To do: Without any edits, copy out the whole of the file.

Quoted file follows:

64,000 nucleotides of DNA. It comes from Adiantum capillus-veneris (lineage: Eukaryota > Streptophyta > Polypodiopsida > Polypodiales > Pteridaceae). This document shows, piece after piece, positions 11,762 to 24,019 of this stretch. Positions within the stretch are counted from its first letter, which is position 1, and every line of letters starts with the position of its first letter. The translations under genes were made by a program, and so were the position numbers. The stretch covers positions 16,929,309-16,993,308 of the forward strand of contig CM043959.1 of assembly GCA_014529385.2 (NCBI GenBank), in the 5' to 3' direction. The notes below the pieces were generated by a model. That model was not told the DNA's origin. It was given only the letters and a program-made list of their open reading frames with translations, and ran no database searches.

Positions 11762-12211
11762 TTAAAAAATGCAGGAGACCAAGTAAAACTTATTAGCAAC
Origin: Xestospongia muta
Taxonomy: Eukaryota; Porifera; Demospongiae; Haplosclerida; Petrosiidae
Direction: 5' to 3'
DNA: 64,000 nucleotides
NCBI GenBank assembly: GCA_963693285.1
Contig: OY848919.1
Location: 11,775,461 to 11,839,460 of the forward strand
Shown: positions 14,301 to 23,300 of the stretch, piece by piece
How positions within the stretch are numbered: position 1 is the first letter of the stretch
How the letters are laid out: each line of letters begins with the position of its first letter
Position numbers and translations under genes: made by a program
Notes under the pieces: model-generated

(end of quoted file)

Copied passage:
64,000 nucleotides of DNA. It comes from Adiantum capillus-veneris (lineage: Eukaryota > Streptophyta > Polypodiopsida > Polypodiales > Pteridaceae). This document shows, piece after piece, positions 11,762 to 24,019 of this stretch. Positions within the stretch are counted from its first letter, which is position 1, and every line of letters starts with the position of its first letter. The translations under genes were made by a program, and so were the position numbers. The stretch covers positions 16,929,309-16,993,308 of the forward strand of contig CM043959.1 of assembly GCA_014529385.2 (NCBI GenBank), in the 5' to 3' direction. The notes below the pieces were generated by a model. That model was not told the DNA's origin. It was given only the letters and a program-made list of their open reading frames with translations, and ran no database searches.

Positions 11762-12211
11762 TTAAAAAATGCAGGAGACCAAGTAAAACTTATTAGCAAC
Origin: Xestospongia muta
Taxonomy: Eukaryota; Porifera; Demospongiae; Haplosclerida; Petrosiidae
Direction: 5' to 3'
DNA: 64,000 nucleotides
NCBI GenBank assembly: GCA_963693285.1
Contig: OY848919.1
Location: 11,775,461 to 11,839,460 of the forward strand
Shown: positions 14,301 to 23,300 of the stretch, piece by piece
How positions within the stretch are numbered: position 1 is the first letter of the stretch
How the letters are laid out: each line of letters begins with the position of its first letter
Position numbers and translations under genes: made by a program
Notes under the pieces: model-generated